The Greek Christmas celebrations conclude with the festival of “Ta Phota” (the Lights) as Epiphany is called, a feast as important as the baptism of Christ. On the Eve of this day, the priest will visit houses and sprinkle holy water to bless them and the family members. This service is known as “ayiasmós”: this is also the name of the holy water which Greeks keep with the family icons. Throughout Greece the Epiphany is celebrated in Byzantine splendour and religious awe.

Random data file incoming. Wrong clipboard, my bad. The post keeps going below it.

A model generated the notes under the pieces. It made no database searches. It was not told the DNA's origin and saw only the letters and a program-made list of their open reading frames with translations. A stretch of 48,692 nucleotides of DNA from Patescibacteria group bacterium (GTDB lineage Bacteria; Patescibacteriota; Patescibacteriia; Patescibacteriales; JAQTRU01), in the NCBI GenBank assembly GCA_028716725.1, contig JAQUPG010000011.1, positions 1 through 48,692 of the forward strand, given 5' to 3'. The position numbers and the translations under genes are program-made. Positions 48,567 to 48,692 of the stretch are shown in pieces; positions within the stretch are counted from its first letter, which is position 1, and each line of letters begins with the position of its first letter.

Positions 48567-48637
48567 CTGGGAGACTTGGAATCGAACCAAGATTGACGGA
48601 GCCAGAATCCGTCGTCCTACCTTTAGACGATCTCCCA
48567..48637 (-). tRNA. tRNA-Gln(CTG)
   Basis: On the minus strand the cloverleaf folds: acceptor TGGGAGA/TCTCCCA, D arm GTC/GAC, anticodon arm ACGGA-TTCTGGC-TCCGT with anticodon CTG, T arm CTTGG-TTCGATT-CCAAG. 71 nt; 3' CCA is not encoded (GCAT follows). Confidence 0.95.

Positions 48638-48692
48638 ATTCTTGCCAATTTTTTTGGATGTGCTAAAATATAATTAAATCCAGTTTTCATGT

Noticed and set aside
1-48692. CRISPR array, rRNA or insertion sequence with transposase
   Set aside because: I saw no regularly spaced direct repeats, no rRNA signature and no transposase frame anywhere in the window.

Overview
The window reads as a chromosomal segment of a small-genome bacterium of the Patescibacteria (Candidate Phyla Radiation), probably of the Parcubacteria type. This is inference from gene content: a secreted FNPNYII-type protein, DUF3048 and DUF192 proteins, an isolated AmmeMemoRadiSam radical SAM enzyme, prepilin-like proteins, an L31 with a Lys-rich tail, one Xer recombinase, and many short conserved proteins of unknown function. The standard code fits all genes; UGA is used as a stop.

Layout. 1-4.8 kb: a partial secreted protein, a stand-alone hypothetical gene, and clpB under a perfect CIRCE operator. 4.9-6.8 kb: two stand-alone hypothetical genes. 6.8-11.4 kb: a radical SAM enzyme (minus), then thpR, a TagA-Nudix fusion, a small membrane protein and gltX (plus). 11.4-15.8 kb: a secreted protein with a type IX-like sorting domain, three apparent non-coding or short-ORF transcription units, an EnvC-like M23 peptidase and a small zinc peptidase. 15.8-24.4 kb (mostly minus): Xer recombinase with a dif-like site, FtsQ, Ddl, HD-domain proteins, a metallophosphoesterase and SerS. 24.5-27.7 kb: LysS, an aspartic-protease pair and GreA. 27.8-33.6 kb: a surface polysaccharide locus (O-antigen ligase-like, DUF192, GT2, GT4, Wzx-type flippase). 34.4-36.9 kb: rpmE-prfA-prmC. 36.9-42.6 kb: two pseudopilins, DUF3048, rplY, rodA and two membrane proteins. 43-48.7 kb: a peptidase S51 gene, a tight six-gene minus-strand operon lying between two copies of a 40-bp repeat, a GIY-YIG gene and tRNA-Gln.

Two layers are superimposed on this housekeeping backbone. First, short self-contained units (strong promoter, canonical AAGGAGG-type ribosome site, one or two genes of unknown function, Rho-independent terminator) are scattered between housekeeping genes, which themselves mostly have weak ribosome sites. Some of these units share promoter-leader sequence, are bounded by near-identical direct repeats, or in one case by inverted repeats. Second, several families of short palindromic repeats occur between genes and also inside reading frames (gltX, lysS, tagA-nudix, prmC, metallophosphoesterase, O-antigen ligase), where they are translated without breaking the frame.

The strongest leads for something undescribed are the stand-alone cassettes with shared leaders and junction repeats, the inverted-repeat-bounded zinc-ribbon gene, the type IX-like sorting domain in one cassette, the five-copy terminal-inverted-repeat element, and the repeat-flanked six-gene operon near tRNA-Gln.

Churches large and small, are magnificently lit and echo with the joyful melodies of bells. In some larger churches a pair of doves are released from the bell tower. During the ceremony, a cross is thrown in the waters –sea, lakes or rivers– in a ritual that revolves around the Great Blessing of the Waters. An impressive custom follows: any number of volunteers may dive and try to recover the cross. Whoever finds the cross returns it to the priest, who then delivers a special blessing to the swimmer and their household. The celebrations are accompanied by the sweet melodies of the Epiphany carols sung by children. The next day is dedicated to the great feast of St. John the Baptist, when the numerous Johns, Joans or Joannas celebrate their name day.